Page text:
Towards the end of Thus Spake Zarathustra, Nietzsche included a “Worship of the Ass” parable where many of the higher men who had followed the atheistic prophet felt that anything was better than a meaningless life, that ANY god was better than atheism, so they installed an Ass to be worshiped. Some people have interpreted this as the need to mock religion in the post-Christian era but, in the narrative, Zarathustra is furious and indignant, and the scene actually reminds us of Moses coming down from Mount Sinai and finding his people worshiping the bull. It seems like Nietzsche’s point is to remind us that we are all, in the end, “human, all too human”. Here, once again, Nietzsche was prophetic in his foresight. At least one tradition within modern Satanism reveres a deity associated with a donkey–a new religious movement known as the Temple of Set.
Pop-culture’s fascination with the archetypal rebel can be seen everywhere, from South Park’s recast of him as Saddam Hussein’s bitch to the incredibly popular–and not without reason–Lucifer series, which was once a Fox staple, now is cancelled there and will be taken up by Netflix.
Now that Christians have allowed our pussy-grabbing president to become the face of Christian piety in America, it should not surprise us that the hypocrisy of fundamentalist Christianity looks increasingly repulsive. The emergence–like froth in the ferment of that repulsion–of a mainstream atheistic religion known as Satanism, on the other hand, is taking many people by surprise. Two main factions occupy it: the Church of Satan and the Satanic Temple–whose feud is reminiscent of the petty feud between emos and Goths in South Park, and just as hilarious. In recent years, membership in TST has skyrocketed as a result of visibility gained from litigation and controversies related to the hegemony of Christianity in the public sphere and the use of public schools to indoctrinate children–which prompted TST to create an after-school Satanic club to compete with the “Good News Club”. Thousands of atheists have come to admire the activist tactic of taking up the sigil of the arch-boogieman to scare people, to have fun, and to educate society about the importance of the constitutional guarantee of separation between church and state. My review of Revolt of the Angels made me aware of the fact that The Satanic Temple considers this their main canonic work, and is part of what prompted me to write this blog.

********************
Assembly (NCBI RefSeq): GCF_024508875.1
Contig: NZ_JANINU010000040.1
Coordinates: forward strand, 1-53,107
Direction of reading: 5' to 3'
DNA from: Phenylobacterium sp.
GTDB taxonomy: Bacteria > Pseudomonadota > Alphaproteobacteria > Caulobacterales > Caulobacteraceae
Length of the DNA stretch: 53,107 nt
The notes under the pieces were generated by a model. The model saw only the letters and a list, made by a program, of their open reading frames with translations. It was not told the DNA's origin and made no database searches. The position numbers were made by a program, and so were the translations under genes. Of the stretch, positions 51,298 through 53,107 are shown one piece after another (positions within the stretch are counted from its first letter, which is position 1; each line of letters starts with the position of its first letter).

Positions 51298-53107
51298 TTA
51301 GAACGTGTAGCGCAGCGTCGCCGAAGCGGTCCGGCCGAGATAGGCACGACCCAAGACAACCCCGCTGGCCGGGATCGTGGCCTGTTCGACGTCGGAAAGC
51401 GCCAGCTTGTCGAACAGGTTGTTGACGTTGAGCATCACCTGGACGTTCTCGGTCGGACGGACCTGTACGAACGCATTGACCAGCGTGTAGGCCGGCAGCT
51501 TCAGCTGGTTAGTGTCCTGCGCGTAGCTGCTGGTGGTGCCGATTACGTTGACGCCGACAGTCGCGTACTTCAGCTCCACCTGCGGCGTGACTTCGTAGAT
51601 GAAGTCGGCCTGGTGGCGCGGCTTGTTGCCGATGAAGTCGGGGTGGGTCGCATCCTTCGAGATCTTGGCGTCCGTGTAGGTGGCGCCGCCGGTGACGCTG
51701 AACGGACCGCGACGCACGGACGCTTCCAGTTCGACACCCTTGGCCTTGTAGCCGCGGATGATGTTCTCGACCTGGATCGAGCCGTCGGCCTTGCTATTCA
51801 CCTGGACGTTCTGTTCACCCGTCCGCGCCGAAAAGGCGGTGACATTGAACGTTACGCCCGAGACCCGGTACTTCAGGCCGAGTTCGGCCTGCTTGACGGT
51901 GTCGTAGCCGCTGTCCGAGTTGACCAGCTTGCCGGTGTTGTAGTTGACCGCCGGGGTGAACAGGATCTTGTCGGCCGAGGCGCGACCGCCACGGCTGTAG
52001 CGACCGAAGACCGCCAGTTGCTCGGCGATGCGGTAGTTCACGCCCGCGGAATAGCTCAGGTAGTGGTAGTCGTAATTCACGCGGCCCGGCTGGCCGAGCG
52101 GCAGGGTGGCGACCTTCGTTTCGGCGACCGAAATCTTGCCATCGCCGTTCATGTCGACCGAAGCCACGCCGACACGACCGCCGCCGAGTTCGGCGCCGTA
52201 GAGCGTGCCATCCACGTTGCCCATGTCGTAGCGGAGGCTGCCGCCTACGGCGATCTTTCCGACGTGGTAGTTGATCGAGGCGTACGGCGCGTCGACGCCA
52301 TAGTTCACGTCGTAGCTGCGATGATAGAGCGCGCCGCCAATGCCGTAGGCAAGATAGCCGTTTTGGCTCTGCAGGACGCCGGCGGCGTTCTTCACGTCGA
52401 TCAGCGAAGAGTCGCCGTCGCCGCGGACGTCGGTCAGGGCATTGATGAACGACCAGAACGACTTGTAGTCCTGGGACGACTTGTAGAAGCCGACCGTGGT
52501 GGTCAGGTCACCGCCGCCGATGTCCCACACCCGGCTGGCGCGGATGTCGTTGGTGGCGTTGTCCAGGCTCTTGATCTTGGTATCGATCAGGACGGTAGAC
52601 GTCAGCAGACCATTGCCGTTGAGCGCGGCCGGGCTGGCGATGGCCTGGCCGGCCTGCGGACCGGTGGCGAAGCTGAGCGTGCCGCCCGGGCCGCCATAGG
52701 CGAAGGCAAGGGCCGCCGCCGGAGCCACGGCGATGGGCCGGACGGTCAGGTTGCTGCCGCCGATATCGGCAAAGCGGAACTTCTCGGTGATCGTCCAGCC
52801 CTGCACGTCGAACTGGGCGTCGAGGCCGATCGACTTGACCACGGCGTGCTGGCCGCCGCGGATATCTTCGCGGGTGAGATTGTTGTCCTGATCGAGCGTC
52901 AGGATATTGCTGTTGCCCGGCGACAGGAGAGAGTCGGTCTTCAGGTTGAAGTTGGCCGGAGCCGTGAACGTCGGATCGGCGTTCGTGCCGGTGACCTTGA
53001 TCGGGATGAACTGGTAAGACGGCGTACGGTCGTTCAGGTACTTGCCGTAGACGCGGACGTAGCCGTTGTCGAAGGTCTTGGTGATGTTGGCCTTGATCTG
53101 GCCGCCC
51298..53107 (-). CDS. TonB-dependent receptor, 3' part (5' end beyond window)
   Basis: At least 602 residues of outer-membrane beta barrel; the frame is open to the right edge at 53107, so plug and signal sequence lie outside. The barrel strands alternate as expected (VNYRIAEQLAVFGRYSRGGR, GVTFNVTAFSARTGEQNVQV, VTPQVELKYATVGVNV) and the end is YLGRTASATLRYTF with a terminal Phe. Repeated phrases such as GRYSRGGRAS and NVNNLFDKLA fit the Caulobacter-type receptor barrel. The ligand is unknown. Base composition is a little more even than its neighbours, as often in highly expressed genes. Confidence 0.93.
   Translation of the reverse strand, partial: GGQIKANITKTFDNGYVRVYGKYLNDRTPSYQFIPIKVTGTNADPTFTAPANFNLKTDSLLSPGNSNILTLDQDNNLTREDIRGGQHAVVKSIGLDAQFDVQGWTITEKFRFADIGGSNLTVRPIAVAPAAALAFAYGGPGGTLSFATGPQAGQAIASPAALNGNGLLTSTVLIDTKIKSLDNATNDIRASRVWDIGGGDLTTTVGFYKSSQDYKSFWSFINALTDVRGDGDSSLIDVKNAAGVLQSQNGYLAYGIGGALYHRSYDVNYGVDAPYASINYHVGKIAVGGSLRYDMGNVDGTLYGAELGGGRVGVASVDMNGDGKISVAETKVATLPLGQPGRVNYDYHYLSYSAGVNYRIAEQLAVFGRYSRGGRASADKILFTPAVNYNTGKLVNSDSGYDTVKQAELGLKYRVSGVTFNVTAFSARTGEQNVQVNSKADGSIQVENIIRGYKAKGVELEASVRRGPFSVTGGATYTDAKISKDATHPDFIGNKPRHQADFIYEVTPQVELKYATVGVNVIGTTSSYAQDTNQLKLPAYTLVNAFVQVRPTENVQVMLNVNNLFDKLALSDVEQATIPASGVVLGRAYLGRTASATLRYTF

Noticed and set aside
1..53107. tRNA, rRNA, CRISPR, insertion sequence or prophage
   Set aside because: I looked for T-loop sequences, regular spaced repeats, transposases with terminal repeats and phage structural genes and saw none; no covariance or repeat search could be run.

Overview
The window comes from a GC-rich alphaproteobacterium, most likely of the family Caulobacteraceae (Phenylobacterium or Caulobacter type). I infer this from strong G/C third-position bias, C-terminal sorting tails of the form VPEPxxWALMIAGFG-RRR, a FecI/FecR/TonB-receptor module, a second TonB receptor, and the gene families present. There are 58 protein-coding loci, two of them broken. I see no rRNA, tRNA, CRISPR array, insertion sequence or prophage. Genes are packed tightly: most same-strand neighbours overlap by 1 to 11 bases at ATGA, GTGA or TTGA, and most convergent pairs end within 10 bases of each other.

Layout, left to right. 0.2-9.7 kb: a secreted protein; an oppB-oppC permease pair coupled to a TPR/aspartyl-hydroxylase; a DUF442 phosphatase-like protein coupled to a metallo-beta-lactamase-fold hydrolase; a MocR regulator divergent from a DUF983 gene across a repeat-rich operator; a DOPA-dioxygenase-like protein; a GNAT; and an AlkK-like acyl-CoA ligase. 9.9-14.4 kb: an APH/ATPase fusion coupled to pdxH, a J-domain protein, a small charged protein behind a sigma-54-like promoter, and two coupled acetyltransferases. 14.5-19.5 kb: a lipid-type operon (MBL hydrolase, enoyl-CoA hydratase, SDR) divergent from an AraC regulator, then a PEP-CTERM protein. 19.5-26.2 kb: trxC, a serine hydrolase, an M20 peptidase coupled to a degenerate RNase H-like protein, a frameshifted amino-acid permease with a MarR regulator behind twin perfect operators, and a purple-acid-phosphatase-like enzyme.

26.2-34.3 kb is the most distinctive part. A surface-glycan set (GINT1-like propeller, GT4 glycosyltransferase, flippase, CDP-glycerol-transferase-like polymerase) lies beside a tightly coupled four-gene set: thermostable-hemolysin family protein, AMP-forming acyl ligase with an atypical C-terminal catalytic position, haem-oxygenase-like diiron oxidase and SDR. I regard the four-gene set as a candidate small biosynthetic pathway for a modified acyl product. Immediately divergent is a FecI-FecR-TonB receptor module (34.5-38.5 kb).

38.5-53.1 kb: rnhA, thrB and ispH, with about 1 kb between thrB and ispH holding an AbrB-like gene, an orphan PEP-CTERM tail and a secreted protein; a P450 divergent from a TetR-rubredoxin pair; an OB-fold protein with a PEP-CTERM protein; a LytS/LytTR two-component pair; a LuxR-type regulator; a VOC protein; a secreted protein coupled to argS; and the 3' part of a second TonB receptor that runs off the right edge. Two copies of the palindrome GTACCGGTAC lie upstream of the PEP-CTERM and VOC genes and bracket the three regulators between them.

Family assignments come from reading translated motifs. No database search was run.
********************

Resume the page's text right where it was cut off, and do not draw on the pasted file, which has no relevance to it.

In the 1960s the founder of the Church of Satan, Anton LaVey, authored The Satanic Bible and appropriated and re-branded the philosophy of Ayn Rand in order to profit from his ideology of radical individualism, his theatrics (prior to this, he worked for a circus), and his cynical misanthropy. Like Rand–and Nietzsche before her–he misinterpreted natural selection and posited social Darwinism as the order of things in nature, which resulted in what Lucien Greaves calls a “fetishism of authoritarianism” that can be seen in LaVey’s Satanist cult to this day.
On the other hand, the Satanic Temple is a reformed, politically-engaged flavor of Satanism which rejects social Darwinism and argues–from game theory and other anthropological research–that there should be a place for compassion and kindness in Satanism. The line of argument here is identical to what we find in The Bonobo and the Atheist, and in other modern discourse that seeks to identify the natural sources of morality.